DIMACS Summer School on Foundations of Wireless Networks and Applications

August 7 - 18, 2000
DIMACS Center, Rutgers University, Piscataway, NJ

S. Muthukrishnan, AT&T Labs, muthu@research.att.com
B. Badrinath, Rutgers University, badri@cs.rutgers.edu
Micah Adler, University of Massachusetts, micah@cs.umass.edu
Presented under the auspices of the Special Focus on Next Generation Networks Technologies and Applications.

This "summer school'' tutorial program is aimed at providing the necessary technical background and vocabulary to non-specialists in networking technologies and systems and to others who wish to explore these fields and more specifically the fundamental theoretical/algorithmic issues that arise.

Mobile computing means freedom of location to do computing and collaboration and it is likely that the trend toward increasingly mobile computing will continue unabated. Yet, the theory community is not well grounded in the fundamentals that will be needed to understand the underlying algorithmic issues relating to wireless computing/communications. At this summer school, there will be a series of tutorials and presentations of position papers on various aspects of wireless data networks and the fundamental algorithmic issues that arise therein.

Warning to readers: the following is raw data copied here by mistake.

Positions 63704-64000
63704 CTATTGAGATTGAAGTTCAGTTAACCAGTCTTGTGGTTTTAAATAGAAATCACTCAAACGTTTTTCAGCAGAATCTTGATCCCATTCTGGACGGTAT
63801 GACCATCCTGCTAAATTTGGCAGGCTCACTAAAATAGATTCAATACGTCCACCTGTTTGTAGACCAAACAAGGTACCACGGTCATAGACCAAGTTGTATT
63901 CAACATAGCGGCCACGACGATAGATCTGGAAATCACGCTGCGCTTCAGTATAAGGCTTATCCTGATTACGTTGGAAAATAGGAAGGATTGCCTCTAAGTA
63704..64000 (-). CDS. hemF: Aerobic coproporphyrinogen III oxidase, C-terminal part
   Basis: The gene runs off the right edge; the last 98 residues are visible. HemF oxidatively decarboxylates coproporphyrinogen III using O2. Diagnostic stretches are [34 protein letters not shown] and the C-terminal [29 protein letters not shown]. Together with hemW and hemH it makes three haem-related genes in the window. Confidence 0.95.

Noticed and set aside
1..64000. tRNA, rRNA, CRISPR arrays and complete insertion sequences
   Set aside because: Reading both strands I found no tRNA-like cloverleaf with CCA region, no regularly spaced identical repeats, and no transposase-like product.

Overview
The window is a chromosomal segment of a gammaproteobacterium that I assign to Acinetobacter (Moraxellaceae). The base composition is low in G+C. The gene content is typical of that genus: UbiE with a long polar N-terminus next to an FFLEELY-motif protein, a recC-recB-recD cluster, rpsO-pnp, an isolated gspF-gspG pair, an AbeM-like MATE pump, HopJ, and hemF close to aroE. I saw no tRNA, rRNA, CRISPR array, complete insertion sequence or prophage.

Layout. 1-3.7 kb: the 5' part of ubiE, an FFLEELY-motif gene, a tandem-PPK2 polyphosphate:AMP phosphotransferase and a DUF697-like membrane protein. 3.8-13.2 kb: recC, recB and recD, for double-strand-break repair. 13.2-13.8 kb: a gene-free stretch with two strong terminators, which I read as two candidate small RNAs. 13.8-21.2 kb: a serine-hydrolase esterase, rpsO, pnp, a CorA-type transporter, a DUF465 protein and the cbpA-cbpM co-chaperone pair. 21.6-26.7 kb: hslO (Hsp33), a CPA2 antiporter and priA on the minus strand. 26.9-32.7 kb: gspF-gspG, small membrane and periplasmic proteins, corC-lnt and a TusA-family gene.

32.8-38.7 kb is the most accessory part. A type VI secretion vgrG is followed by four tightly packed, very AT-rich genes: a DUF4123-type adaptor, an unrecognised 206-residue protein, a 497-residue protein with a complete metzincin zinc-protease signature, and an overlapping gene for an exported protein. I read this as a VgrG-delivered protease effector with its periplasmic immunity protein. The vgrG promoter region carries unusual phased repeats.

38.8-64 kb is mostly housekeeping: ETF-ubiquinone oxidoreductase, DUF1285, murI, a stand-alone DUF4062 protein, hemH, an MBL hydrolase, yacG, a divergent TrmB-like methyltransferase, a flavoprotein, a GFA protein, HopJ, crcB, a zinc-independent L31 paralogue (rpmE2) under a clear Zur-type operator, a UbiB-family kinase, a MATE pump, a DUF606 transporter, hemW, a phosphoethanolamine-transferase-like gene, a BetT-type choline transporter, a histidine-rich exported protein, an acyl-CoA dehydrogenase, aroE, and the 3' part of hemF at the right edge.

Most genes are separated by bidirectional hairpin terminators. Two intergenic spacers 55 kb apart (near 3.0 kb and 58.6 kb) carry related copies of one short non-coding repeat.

We will organize presentations around different layers of wireless networks: physical layer (radio fundamentals, modulation schemes, multiple antenna and beam forming); MAC layer (Bluetooth, HomeRF and Smartspaces); transport/networking layer (mobile IP, celluar IP, ad hoc routing mechanisms, wireless TCP); overview of systems (GPRS, GSM, AMPS, UMTS, CDMA2000, etc.; simulators); systems issues (energy issues, power control, authentication and registry); services and applications (service models and Qos, sensor networks). We will cover such topics as network technologies (broadcasting fundamentals, TDMA/CDMA primers, ATM, physical/link/MAC layers details, handoffs, survey of existing systems such as CDPD, Wavelan, etc.); network protocols (TCP, IP, Mobile IP, routing protocols, secure protocols); and algorithmic issues (data engineering, resource management, routing and scheduling problems).

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Document last modified on February 1, 2000.